The guns aren't his only lines of defense.
Mr. Mateychenko has sandbagged the doors and the windows to the town hall and posted machine gunners at the entrances.
His soldiers stand guard at roadblocks at the town's perimeter, and a battery of missile launchers has been firing at a village a few miles away, to which the rebels had retreated.
The thud of the bombardment is audible in Mr. Mateychenko's office, where he answers the phone calls from residents who complain about the lack of electricity, water and food.
"Some people are frightened, some are worried, sometimes there is shooting, sometimes explosions," he said.
When one caller complains that the lights have gone out in his neighborhood, Mr. Mateychenko's advice is to "just endure it."
Ukraine resumed its offensive against thousands of rebels in its eastern provinces this past week.
Any success means that local governments must be re-established—a task that is falling to military commanders like Mr. Mateychenko, who are performing without much of a road map.
The task could grow in the weeks ahead, as Ukrainian forces push into population centers of Donetsk and Luhansk provinces, where nearly seven million people live, some of them deeply hostile to the central government in Kiev.
President Petro Poroshenko said Friday that he had proposed a time and place for new peace talks between representatives of the government in Kiev and the militants, to be held Saturday.
He said he hadn't received a response, but rebels separately indicated they could be prepared to meet in the Belarusian capital of Minsk.
Ukrainian forces, meanwhile, said nine servicemen were killed Friday and 13 injured in fighting across the region, as troops advanced toward two rebel strongholds of Slavyansk and Luhansk city.
The Ukrainian army has been slowly encircling Slavyansk, an industrial hub of 120,000 about 6 miles from Krasniy Lyman.
The fierce fighting is making the task of winning hearts of people tougher.
Residents fleeing Slavyansk say that apartment blocks have been shattered by Ukrainian military firing at rebels.
For weeks, thousands have been living without water or electricity.
Most of those who have fled, officials say, appear to have gone deeper into rebel-held territory or to Russia itself.
Mr. Mateychenko, a former politician from Donetsk province, puts a brave face on his efforts to tackle resistance in Krasniy Lyman, a bucolic town of about 30,000 people.
The town voted heavily along with others in the region for independence from Ukraine this spring.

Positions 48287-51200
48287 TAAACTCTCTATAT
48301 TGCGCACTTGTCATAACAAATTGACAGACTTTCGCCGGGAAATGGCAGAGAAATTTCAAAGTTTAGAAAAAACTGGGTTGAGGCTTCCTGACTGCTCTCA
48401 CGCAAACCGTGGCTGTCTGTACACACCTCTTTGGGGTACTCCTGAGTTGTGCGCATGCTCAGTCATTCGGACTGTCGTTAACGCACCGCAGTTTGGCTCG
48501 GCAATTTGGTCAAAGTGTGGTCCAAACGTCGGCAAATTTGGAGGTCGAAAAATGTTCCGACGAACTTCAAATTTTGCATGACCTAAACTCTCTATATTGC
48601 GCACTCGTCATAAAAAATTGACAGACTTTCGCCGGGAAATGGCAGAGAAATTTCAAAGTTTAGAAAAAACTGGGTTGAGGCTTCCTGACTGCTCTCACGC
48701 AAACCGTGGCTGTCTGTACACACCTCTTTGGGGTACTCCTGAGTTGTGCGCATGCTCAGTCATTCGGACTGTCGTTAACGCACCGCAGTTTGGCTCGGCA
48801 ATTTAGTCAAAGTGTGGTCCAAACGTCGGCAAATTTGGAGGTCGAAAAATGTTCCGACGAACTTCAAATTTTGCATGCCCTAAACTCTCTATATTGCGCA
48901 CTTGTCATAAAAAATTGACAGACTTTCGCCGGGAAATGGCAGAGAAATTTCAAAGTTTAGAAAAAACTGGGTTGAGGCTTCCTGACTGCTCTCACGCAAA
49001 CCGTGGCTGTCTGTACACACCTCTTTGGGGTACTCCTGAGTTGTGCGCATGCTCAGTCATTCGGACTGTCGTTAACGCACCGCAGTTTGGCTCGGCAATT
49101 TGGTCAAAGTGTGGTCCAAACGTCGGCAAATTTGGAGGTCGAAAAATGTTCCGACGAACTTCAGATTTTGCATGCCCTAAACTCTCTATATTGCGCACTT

The presence of his battalion here, made up of mostly local recruits but trained and equipped by an oligarch, Ihor Kolomoisky, from the neighboring province of Dnipropetrovsk, raises the hackles of some residents.
But Mr. Mateychenko said the battalion answers to the government only, not Mr. Kolomoisky, and that many local residents have expressed relief that they are keeping order.
He said there are no supporters of rebels in town now.
Rebel leaders, he said, alienated people during their short reign "with their banal banditry, looting and robbery."
"We have no underground resistance here," he said.
He reassures residents that the rebels won't be coming back "because I've said the only way I'll leave here is feet first."
But outside town hall, residents along quiet, tree-lined streets of one-story houses tell a different tale.
Inside a deserted bakery, women says in hushed voices that many of the men are with the rebels.
"The men who fought all ran for the woods," said one.
"Take a look — there are no men on street."
She refuses to give her name, pointing to an advertisement on the wall urging residents to call a "hotline for the fight with banditry and separatism" to report anyone with the wrong opinions.
Ukraine's security services rounded up some men in the town who served in the rebel militia, said another woman.
"Now people are reporting on each other."
The fight for Krasniy Lyman was costly for both sides.
Mr. Mateychenko's battalion began attacking early last month and stormed through a roadblock with armored troop carriers, some of which were blown up by rebels with antitank weapons.
Eight of his men were killed.
Most of the town was untouched by fighting, but some mortar rounds landed inside a bread factory and at a hospital, where it killed one doctor and wounded another.
Residents say it was the Ukrainian troops who shelled the hospital.
The Ukrainian government said it is investigating.
Mr. Mateychenko's men said they are cooperating, and provided security as a Russia-based human rights group, Memorial, sent a representative to the hospital to interview the staff.
One of Mr. Mateychenko's men recorded him in front of a shrapnel-scarred wall of the hospital as he explained that his group likewise documented how the civilian population of Chechnya suffered in the 1990s during Russia's military operation against separatists in the North Caucasus.
Source: The Wall Street Journal